Saturday, December 10, 2016

What is with all the Ontario left ranting about road tolls and Toronto 'elites'?

While this trope has been around for a while, with the rather facile lines of debate that have arisen of late given Toronto Mayor John Tory's road toll plan, the bizarre and reactionary notion that Toronto is somehow a city comprised of latte drinking academics, intellectuals, and pompous elitists sneering at the rest of the province has reared its head again among lefties in Ontario.

Personally, as I have written about before, I think that John Tory's toll plan, whatever its alleged theoretical merits, is a distraction that will neither raise anywhere near the revenue required to help finance desperately needed transit expansion in the city nor will it raise any revenue of any kind for anything for many years anyway due to the length of time it will take to actually create the legal framework and infrastructure for the tolls.

Having said that, much of the recent left opposition to road tolls generally that is centered around a narrative that they are, in all cases and circumstances, regressive or an attack on 'poor' car drivers and on non-Torontonian Ontarians is simplistic and deeply problematic.

First, Torontonians generally and Toronto transit users specifically have been subsidizing the infrastructure and fuel usage of car drivers across the province for a very long time. The vast majority of people have no real understanding to what extent the government subsidizes the private use of cars. I wrote about it at some length in the piece "It is time for a war on the car". The notion that it is somehow 'regressive' to take steps to right this imbalance is bizarre.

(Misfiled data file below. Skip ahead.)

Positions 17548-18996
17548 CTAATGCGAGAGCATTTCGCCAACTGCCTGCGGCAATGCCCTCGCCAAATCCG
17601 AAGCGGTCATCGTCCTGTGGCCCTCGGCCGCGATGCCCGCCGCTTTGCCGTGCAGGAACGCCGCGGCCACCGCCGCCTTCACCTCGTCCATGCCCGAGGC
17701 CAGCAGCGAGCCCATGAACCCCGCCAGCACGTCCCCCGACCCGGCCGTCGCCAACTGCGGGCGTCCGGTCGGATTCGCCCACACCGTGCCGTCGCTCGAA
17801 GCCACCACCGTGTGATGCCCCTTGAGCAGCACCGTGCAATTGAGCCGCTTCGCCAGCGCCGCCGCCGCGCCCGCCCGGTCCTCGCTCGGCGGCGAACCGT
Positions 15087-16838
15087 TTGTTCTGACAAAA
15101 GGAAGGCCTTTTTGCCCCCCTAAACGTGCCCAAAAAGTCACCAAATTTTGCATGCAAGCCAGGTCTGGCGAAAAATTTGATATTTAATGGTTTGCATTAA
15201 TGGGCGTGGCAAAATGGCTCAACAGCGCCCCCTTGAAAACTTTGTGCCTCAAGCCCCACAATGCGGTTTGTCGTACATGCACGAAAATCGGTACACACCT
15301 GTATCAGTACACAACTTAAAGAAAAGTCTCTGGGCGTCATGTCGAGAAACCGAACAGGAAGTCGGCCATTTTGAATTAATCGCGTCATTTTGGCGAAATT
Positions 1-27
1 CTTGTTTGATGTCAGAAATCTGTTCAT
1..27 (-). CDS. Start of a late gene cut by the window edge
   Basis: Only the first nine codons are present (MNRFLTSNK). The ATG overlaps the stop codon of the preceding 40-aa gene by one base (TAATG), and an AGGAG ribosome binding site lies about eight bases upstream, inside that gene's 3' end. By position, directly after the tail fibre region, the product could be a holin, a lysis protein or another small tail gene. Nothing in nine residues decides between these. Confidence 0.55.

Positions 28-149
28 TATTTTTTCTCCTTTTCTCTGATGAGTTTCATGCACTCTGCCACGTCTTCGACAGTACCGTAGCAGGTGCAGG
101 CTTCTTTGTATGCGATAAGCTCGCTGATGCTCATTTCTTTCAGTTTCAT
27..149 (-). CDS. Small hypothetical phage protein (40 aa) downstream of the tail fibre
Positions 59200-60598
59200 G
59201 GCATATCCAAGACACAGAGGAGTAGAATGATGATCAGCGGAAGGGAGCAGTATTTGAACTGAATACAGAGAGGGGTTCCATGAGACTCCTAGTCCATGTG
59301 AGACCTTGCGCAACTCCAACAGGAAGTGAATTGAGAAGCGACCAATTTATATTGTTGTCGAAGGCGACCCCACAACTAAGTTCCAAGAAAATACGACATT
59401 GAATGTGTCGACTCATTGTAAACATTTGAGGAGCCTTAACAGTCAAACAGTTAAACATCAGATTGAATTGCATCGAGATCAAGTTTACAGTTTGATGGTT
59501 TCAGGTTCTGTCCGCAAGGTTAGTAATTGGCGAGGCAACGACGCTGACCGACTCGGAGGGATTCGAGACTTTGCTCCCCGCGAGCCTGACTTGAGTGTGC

Further, something has to be done to start to get people out of their cars. The present situation environmentally is simply not sustainable, no matter what people want to believe. There is no progressive, left, environmental or moral case for continuing this subsiding of car use as a society that makes any sense at all. It is literally helping to kill us all, and that can be said without hyperbole unless you are a climate change denier.

But it is surprising the number of people on the left who accept the grim reality of climate change but are unwilling to accept even the most minor consequences of what we need to do to stop it.

Trust me, as climate change gets worse and worse it will not be supposed elitists in Toronto alone who will pay the price.

Also, transit users -- who are statistically more likely to be from lower income groups and marginalized communities and who are doing the environmentally right thing -- are all made to pay 'tolls' and 'user fees' every time they ride in the form of transit fares. So unless you have a plan or are committed to eliminating those, opposing road tolls as a leftist strikes me as rather rank hypocrisy.

As a friend of mine put it on Facebook "Transit users pay $3.25 per ride or $140 a month for a Metropass - yet it's only when road tolls of $2 are proposed do we hear "TO THE BARRICADES!" from Ontario's social democrats." Indeed.